Local nonprofits say they haven’t seen decrease

2018 tax plan changed charitable deduction guidelines

Tax reforms in 2018 were predicted to impact charitable giving after requirements for a deduction on taxes nearly doubled.

The standard deduction jumped to $12,000 for individuals and $24,000 for married couples filing jointly and as a result, the number of households itemizing their deductions was expected to drop from about 37 million to about 16 million in 2018, according to Fidelity Investments.

But Marietta Community Foundation President and CEO Heather Allender said she doesn’t think a major drop occurred.

“We may have just seen a change in how people are choosing to give,” she said, noting most charitable giving occurs in the final quarter of each year, making final tallies for 2018 not yet available. “We typically average in about $1 million from individual donors with charitable giving year to year and I think we’ll still be around there.”

But with the tax changes, the way people give is shifting.

“We have what’s called a donor-advised fund you can set up with us,” Allender explained. “So you can provide that whole sum to receive the tax benefit at the beginning of the year –or really anytime– and then throughout the year as you hear about causes or we hear about projects that you’d be interested we can direct dollars from your fund to those. You’ve given a lump sum donation to us as a charitable organization, but still have control over what we do with those funds.”

Allender said charitable giving from 2018 increased though, a trend supported by additional donations to the foundation.

“Our unrestricted giving where nonprofits applied to us for funding specific projects last year, we gave $165,000,” she said.

And where people give has remained constant, with top priorities in the interests of education, then health and welfare, followed by arts and culture, social services, youth development and recreation.

For other local nonprofits, giving was either not an issue this past year, or was on the rise.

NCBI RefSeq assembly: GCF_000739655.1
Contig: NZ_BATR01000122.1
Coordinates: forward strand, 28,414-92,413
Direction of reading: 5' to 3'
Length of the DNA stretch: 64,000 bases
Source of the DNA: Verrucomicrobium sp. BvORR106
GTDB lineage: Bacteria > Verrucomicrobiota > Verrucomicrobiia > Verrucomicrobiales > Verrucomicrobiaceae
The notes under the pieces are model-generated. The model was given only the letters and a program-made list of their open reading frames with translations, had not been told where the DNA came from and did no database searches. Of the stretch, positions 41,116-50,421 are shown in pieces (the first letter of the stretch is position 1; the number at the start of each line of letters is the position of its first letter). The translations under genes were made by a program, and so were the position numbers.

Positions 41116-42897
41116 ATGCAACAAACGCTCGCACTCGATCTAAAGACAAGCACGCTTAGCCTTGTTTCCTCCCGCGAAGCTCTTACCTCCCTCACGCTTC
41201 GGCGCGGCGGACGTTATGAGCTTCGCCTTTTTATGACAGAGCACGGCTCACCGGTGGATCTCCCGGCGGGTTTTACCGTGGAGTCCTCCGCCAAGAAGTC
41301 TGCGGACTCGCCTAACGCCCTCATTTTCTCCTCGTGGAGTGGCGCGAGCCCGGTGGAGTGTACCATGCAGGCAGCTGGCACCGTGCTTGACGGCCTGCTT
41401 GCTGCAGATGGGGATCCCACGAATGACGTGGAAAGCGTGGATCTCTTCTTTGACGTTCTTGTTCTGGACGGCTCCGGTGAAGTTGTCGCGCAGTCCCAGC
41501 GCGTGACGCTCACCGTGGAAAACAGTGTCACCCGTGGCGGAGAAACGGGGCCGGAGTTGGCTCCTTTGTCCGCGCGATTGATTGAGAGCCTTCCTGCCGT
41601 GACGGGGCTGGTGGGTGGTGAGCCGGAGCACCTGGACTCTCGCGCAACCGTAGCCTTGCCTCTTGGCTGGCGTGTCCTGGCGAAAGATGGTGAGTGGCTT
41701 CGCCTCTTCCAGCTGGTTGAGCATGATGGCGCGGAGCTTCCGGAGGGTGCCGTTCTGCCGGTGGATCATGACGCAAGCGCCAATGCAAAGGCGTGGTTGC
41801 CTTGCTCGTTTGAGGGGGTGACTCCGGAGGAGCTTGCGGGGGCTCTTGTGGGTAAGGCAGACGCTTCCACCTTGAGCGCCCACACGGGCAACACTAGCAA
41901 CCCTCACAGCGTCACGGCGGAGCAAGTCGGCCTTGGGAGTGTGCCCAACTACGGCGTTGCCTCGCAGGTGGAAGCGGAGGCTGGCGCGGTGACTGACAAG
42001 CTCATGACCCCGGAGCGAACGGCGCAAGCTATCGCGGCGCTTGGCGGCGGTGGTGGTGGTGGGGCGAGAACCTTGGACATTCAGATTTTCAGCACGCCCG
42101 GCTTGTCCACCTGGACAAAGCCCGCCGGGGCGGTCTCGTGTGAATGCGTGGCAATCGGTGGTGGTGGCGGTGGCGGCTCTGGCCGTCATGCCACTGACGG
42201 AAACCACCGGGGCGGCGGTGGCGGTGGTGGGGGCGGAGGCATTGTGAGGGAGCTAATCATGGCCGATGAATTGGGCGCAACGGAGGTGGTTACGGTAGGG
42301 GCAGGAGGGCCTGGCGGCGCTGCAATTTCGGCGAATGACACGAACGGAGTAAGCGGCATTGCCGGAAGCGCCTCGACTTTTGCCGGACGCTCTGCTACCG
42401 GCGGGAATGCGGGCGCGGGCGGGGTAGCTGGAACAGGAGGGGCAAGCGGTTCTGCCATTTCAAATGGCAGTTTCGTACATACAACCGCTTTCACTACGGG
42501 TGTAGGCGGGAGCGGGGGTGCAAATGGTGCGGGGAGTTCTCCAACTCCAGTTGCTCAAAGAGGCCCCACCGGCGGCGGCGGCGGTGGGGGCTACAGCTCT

“We had more donations both monetarily and in food and saw no negative effects whatsoever,” noted Jeff Waite, who with his wife Candy runs the Gospel Mission Food Pantry in Marietta. “We are a tax-deductible nonprofit and people are still giving. That’s the great thing about this community, it puts its people first.”

Amy Elliott, who is not only a member of the Marietta Welfare League but also works daily with nonprofits through her role as director of nonprofits LEAD at Marietta College, said nonprofits tried to better educate donors after the tax changes.

“The welfare league earns most of its money rather than getting it through donations, so it wasn’t hit by the tax change, but these tax changes did mean nonprofits needed to know how to better communicate with their donors,” she said. “Robin Stewart, the development director with Habitat for Humanity over in Vienna hosted a ‘lunch and learn’ a few months back so we could all learn what we need to be communicating to donors to ensure their support.”

Allender suggested that any large donations made be reviewed by an individual’s accountant to ensure the best tax benefits while giving.

“But what didn’t change were things like the IRA rollover and donating appreciated stocks,” Allender noted. “So any individual over the age of 75.5 may transfer up to $100,000 per year to a charity without paying federal income tax on that and in most cases when donating appreciated stocks the individual doesn’t have to pay the capital gains tax, but still consult with your accountant or financial planner on what works best for your investments.”

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